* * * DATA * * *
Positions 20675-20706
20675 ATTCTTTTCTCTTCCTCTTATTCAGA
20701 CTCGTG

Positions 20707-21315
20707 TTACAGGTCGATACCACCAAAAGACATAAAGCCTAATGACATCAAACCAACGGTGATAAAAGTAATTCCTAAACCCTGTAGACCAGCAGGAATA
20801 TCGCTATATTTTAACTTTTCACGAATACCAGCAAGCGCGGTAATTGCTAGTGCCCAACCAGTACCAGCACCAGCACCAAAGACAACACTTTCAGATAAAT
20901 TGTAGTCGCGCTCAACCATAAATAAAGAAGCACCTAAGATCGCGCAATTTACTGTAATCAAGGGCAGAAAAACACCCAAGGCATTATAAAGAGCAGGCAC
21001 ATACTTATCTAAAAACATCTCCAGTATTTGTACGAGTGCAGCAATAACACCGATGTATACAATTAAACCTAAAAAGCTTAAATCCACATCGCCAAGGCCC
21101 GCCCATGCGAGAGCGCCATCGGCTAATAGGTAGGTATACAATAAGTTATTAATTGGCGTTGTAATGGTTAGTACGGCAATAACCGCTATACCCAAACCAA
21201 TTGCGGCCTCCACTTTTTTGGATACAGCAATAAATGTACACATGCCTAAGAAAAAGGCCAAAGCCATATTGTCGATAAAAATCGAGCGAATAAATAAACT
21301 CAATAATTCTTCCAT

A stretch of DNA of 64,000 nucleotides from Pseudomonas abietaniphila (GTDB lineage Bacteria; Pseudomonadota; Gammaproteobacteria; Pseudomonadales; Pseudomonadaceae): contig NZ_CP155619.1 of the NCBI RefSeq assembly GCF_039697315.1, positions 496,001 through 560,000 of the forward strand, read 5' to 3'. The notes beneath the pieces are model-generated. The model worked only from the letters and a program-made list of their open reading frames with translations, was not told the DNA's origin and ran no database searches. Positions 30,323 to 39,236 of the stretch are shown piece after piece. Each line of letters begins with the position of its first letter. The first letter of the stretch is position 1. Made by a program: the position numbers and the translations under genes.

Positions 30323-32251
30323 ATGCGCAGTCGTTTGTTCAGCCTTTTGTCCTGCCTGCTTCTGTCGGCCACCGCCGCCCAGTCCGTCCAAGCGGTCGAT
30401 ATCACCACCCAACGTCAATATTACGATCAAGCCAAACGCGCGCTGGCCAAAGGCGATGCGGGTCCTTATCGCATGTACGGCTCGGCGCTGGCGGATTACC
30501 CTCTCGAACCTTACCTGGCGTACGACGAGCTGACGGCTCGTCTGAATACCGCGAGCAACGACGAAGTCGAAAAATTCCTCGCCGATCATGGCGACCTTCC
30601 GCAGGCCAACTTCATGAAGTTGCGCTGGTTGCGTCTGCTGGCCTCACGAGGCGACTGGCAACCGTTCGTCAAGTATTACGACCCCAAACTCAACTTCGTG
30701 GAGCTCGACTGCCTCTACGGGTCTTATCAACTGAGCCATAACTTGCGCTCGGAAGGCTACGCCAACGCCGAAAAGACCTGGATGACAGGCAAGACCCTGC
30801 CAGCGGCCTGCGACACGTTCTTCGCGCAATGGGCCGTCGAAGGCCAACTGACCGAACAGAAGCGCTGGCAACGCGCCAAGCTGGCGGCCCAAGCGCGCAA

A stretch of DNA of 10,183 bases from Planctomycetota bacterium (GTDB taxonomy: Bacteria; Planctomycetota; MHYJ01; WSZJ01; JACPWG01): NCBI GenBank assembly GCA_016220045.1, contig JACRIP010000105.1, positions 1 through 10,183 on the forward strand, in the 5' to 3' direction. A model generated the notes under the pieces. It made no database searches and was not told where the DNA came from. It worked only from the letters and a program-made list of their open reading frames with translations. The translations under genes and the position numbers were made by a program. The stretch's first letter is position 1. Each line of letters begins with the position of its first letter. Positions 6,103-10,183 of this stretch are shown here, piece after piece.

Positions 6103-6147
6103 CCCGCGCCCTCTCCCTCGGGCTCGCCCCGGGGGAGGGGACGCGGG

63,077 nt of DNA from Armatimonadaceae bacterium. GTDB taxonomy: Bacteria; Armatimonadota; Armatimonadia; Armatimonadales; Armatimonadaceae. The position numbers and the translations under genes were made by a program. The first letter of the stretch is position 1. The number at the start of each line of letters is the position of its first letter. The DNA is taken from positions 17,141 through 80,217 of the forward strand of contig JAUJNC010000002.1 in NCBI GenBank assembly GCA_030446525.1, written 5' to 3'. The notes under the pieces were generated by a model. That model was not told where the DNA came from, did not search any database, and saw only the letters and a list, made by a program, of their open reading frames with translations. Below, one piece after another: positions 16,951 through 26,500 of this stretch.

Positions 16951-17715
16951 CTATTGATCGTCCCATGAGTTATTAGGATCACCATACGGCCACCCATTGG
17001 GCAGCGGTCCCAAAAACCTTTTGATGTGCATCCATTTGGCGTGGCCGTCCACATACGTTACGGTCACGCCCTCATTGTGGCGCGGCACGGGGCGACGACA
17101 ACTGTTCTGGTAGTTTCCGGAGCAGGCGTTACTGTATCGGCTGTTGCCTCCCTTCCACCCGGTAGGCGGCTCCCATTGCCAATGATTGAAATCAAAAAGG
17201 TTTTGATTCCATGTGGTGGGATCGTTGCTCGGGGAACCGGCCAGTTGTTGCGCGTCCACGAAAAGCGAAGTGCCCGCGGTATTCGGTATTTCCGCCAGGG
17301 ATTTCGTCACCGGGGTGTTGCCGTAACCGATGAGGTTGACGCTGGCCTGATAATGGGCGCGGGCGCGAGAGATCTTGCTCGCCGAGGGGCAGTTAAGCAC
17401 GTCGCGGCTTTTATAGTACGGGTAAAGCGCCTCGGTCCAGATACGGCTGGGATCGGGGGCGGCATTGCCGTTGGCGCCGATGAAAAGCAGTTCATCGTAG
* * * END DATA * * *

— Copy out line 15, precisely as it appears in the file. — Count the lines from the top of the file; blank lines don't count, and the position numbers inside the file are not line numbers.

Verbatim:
30401 ATCACCACCCAACGTCAATATTACGATCAAGCCAAACGCGCGCTGGCCAAAGGCGATGCGGGTCCTTATCGCATGTACGGCTCGGCGCTGGCGGATTACC